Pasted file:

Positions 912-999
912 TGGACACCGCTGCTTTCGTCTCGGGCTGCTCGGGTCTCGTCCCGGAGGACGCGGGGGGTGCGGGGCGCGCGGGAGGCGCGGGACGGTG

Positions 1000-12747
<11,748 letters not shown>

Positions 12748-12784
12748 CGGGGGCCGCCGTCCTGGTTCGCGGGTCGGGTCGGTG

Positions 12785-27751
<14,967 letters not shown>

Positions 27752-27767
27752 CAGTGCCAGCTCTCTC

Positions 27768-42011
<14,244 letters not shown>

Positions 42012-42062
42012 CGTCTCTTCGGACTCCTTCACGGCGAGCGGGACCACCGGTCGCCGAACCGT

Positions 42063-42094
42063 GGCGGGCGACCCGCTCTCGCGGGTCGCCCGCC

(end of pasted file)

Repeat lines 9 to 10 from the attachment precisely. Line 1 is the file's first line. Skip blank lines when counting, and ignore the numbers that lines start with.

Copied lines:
Positions 27752-27767
27752 CAGTGCCAGCTCTCTC